But do you ask: what is the word of God that gives such great grace? And how should I use it? The answer is: It is none other than the preaching of Christ that happened as it is contained in the gospel. It should be and happens so that you hear your God speak to you, that all your life and your deeds are nothing before God, but that you have to perish forever with everything that is in you. If you believe correctly what you are obliged to do, then you will despair of yourself and you will confess that Hosea's word is true: O Israel, in you there is nothing but your destruction, but in me alone is your help. But so that you can come out of yourself and from yourself, that is, out of your ruin, he puts his dear Son Jesus Christ in front of you and lets you say through his living, comforting word: You should submit yourself to them with firm faith and fresh trust in him. So for the sake of this faith all your sins should be forgiven you and all your ruin should be overcome, and you should be just, truthful, pacified, right; and all the commandments are to be fulfilled, and you are to be free from all things. As Paul Rom. 1 says: A justified Christian lives only by his faith. And Rom. 10: Christ is the end and the consummation of all commandments for those who believe in him.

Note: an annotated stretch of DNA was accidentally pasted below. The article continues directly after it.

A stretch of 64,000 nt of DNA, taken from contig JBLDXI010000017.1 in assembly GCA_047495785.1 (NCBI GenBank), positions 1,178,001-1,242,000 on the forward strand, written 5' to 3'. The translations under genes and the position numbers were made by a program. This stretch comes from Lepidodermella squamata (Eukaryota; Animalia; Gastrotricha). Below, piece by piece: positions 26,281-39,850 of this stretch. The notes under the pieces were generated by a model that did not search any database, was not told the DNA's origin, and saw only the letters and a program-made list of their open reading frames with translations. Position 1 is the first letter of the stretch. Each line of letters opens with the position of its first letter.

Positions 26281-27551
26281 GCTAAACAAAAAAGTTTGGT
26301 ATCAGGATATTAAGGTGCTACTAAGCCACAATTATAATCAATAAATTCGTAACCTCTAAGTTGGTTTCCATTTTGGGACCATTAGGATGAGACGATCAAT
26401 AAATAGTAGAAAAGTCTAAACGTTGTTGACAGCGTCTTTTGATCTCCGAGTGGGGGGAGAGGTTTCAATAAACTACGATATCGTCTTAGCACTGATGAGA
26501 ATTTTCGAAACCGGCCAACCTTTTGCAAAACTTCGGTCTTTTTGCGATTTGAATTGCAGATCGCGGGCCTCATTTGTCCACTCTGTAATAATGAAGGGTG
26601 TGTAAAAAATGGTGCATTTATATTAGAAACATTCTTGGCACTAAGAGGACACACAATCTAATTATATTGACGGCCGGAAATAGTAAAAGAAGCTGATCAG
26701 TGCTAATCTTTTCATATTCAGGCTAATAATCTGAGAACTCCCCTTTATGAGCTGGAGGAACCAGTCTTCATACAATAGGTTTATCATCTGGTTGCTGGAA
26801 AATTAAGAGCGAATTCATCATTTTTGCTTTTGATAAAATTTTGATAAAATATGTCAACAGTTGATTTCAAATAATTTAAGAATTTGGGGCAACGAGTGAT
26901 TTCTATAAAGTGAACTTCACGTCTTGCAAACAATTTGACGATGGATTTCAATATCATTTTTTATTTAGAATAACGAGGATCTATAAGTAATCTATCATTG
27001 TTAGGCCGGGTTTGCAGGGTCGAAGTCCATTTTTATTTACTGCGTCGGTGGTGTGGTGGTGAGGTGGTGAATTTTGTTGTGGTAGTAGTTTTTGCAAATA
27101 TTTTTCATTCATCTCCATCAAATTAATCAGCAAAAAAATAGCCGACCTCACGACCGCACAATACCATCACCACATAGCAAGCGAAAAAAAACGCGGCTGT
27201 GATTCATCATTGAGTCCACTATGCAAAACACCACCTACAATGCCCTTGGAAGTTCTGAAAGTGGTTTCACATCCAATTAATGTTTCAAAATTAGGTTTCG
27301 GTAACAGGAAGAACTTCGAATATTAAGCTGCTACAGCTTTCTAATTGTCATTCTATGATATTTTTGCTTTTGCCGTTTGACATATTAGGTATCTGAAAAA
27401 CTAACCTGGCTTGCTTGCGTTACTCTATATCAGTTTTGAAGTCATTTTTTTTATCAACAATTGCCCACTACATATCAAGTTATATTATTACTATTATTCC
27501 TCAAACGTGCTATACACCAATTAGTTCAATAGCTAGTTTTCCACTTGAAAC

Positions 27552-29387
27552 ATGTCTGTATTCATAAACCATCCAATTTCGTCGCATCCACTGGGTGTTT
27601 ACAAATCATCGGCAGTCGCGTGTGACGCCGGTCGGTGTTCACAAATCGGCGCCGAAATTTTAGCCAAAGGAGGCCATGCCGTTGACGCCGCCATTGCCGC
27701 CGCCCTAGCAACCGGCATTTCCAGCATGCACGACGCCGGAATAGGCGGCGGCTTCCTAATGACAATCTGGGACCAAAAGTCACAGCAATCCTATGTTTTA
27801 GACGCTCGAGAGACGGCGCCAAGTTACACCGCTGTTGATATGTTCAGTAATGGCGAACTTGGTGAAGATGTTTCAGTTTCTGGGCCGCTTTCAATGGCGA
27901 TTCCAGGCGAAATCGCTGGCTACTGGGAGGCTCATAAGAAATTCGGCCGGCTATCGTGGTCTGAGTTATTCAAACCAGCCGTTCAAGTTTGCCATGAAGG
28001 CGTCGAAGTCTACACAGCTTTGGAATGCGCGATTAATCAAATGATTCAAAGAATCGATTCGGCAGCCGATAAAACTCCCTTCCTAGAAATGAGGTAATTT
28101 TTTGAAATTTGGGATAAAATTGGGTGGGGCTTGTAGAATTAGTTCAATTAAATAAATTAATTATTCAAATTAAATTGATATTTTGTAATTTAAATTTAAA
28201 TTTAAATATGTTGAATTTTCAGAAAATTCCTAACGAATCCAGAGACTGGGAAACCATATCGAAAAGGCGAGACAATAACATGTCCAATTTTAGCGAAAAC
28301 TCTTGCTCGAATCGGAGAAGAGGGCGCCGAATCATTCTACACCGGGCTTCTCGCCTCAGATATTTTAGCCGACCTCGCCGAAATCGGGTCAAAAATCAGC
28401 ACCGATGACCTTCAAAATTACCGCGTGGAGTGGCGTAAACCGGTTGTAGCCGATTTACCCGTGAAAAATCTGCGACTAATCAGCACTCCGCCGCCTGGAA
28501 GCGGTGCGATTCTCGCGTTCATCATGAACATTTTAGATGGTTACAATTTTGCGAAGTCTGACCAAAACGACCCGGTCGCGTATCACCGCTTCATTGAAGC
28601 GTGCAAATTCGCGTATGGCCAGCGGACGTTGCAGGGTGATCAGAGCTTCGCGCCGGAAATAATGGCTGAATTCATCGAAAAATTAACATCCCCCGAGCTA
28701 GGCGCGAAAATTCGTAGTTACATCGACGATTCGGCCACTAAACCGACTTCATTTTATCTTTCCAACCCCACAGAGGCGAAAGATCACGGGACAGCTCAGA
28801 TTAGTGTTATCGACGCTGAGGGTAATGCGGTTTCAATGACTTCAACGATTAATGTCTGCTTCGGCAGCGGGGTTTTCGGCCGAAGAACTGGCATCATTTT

For the seventh.

That is why it should be the only work and practice of all Christians by right that they form the word and Christ rightly in themselves, constantly practice and strengthen such faith. Because no other work can do a Christian. As Christ Jn 6 said to the Jews, when they asked him what works they should do, that they should do godly and Christian works, he said: This is the only work that pleases God that you believe in him whom God sent which God alone has also determined to be. That is why a right faith in Christ is a very exuberant riches, because he brings with him all bliss and takes away all unhappiness. As it says in Mark 16: Whoever believes and is baptized will be saved. Those who do not believe will be damned. That is why the prophet Isaiah (Isaiah 10) saw the riches of faith and said: God will make a short end on earth and at this short end righteousness will flow in like a flood. That is to say: Faith, in which the fulfillment of all commandments consists in a nutshell, will justify all those who have it in abundance, so that they no longer need anything to be just and good. Paul also says in Romans 10: Believing from the heart makes a person just and good.